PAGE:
In Texas, Immigration and Customs Enforcement agents are force-feeding detainees, many of whom are asylum seekers, the New York Times reported on Thursday. A federal judge authorized the agency to begin force-feeding detainees two weeks after they launched a hunger strike to protest poor living conditions and abusive treatment. An attorney for the detainees told the Times that her clients have experienced nose bleeds and pain as a result of the practice, which has been condemned by some medical associations:
Force-feeding people is an “uncomfortable practice” in which “you put in a tube through the nose, and then you pour a nutritional formula through the tube,” said Dr. Arthur Caplan, a professor of bioethics at New York University’s School of Medicine.
“Putting the tube through the nose is often painful, particularly if the person is resisting,” Dr. Caplan said.
People who are fed involuntarily can lose muscle mass, Dr. Caplan added, and in the Texas case, prisoners could become infection-prone.
News of ICE’s other abuses continues to proliferate. In Michigan, the agency set up a fake university to catch students in the act of visa fraud; according to the Detroit News, dozens are now facing deportation. And earlier this week, the Immigration Defense Project reported that ICE arrests at New York courthouses have increased by 1,700 percent since Donald Trump took office. Survivors of domestic violence were caught up in the stings, the IDP said; there are reports of agents surveilling attorneys and resorting to physical violence during arrests.
ICE’s tactics aren’t new. The fake university scheme actually started in 2015, when Donald Trump was still just a candidate for office. On the subject of immigration, President Obama was no progressive; his administration defended the use of privately run family-detention centers and a “bed quota” created an incentive for ICE to arrest immigrants without criminal histories. Aspiring Democratic presidents will have to chart a path on immigration that not only rejects Trump’s nationalism but avoids the Obama administration’s missteps too. They’re essentially facing an existential question: Can America realize its democratic potential as long as ICE exists in its current form? It’s increasingly difficult to argue the affirmative. ICE is a relatively recent creation — it’s only been around for 16 years — and its short lifespan has been marked by abuse and repression.
A few likely candidates have already come out in favor of abolishing the agency. Elizabeth Warren and Kirsten Gillibrand have both called for an end to ICE. Gillibrand’s reversal is particularly noteworthy; the New York senator had once called for more deportations, a stance she says she now regrets. “I did not think about suffering in other people’s lives,” she told CNN in January. “I realized that things I had said were wrong. I was not caring about others.” If Senator Bernie Sanders announces a run, he’d be the third candidate in the primary to say they support abolishing ICE.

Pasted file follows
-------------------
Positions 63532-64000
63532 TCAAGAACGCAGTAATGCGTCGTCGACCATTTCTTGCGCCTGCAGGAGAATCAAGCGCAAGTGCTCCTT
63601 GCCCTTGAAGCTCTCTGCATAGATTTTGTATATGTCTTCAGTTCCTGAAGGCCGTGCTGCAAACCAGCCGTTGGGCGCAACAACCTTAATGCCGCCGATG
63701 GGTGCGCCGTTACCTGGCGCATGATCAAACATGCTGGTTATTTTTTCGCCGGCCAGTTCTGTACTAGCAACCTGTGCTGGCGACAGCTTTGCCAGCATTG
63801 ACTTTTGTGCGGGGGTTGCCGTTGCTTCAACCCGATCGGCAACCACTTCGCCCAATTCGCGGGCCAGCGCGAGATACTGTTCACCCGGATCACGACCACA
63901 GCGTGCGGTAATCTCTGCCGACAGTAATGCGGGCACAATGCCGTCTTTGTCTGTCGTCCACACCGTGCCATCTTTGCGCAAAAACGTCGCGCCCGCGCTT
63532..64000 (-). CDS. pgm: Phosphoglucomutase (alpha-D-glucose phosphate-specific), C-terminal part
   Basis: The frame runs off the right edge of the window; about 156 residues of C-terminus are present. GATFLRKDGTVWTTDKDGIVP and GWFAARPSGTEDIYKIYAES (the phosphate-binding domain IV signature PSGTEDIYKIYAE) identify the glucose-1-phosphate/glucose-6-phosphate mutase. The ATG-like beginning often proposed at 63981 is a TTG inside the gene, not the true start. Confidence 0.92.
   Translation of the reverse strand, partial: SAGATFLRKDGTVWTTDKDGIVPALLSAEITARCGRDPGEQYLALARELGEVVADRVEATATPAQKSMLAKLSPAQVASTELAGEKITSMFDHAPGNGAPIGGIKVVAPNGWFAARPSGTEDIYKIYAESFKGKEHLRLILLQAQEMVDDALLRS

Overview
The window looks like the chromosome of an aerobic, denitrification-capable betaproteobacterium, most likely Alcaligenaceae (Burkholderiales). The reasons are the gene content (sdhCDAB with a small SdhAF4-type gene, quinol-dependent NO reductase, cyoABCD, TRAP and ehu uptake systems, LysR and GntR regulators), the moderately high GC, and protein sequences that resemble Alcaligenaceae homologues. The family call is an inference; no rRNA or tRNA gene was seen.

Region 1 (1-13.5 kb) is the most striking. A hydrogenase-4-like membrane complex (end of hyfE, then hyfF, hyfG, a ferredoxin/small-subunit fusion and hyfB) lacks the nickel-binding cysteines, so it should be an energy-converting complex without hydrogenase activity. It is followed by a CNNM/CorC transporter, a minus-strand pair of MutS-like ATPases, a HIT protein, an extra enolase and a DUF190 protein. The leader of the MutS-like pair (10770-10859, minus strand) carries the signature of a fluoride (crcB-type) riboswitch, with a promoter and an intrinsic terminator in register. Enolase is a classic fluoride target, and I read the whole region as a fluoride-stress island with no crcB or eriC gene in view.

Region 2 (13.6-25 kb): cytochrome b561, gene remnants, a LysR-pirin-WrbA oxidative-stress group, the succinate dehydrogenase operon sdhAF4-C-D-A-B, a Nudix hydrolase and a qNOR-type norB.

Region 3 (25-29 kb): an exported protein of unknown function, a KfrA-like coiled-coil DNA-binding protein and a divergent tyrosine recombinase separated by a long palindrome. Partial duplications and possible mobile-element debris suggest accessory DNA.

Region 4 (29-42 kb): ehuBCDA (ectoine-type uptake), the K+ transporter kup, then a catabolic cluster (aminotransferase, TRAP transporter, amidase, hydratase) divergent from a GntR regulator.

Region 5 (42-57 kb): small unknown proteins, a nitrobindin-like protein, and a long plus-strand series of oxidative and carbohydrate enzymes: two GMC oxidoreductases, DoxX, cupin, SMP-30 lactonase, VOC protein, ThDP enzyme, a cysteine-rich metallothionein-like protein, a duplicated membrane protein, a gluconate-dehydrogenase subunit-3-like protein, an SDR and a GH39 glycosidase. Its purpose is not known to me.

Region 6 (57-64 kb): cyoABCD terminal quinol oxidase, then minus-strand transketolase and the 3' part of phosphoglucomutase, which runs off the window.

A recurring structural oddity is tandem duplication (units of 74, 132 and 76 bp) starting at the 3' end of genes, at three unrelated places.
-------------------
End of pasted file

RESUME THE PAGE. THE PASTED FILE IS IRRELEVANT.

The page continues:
Kamala Harris, meanwhile, has stopped short of saying that she’d get rid of the agency if she becomes president. A spokesperson for the California senator told BuzzFeed News last July that Harris instead supports “a complete overhaul of the agency, mission, culture, operations.” And Cory Booker, who just announced his candidacy on Friday, has professed a similarly vague position. “What most people don’t understand is the agency is not that old. I’m one of those people that calls for us taking a serious look. I think we should be having hearings and really dive into this agency. It costs Americans billions of dollars. It’s not necessarily, in my opinion, achieving its high-minded purpose that might be achieved better in other ways,” the New Jersey senator told the HuffPost in 2018.
Democrats who want to abolish ICE have some work to do when it comes to persuading the party’s base of the morality of their cause. A Politico/Morning Consult poll released on Wednesday found that most Democratic voters said they’d either be less likely or indifferent to a candidate who would get rid of the agency (only 25 percent said they’d be more likely to support a candidate who wants to abolish ICE). But voters appear more enthusiastic about other left-wing positions, like Medicare for All, and it’s conceivable that a candidate who embraces those positions on the campaign trail could also support abolishing ICE without losing much, if any, support.
Regardless of where voters stand, the basic moral dilemma isn’t going to disappear. Hostility to immigrants remains a centerpiece of the Trump presidency, and ICE isn’t likely to change its tactics. Democrats competing to be the party’s nominee in 2020 should expect these practices to stir even more controversy when they arise in the middle of a campaign cycle, and they must have a clear answer on how they would address them.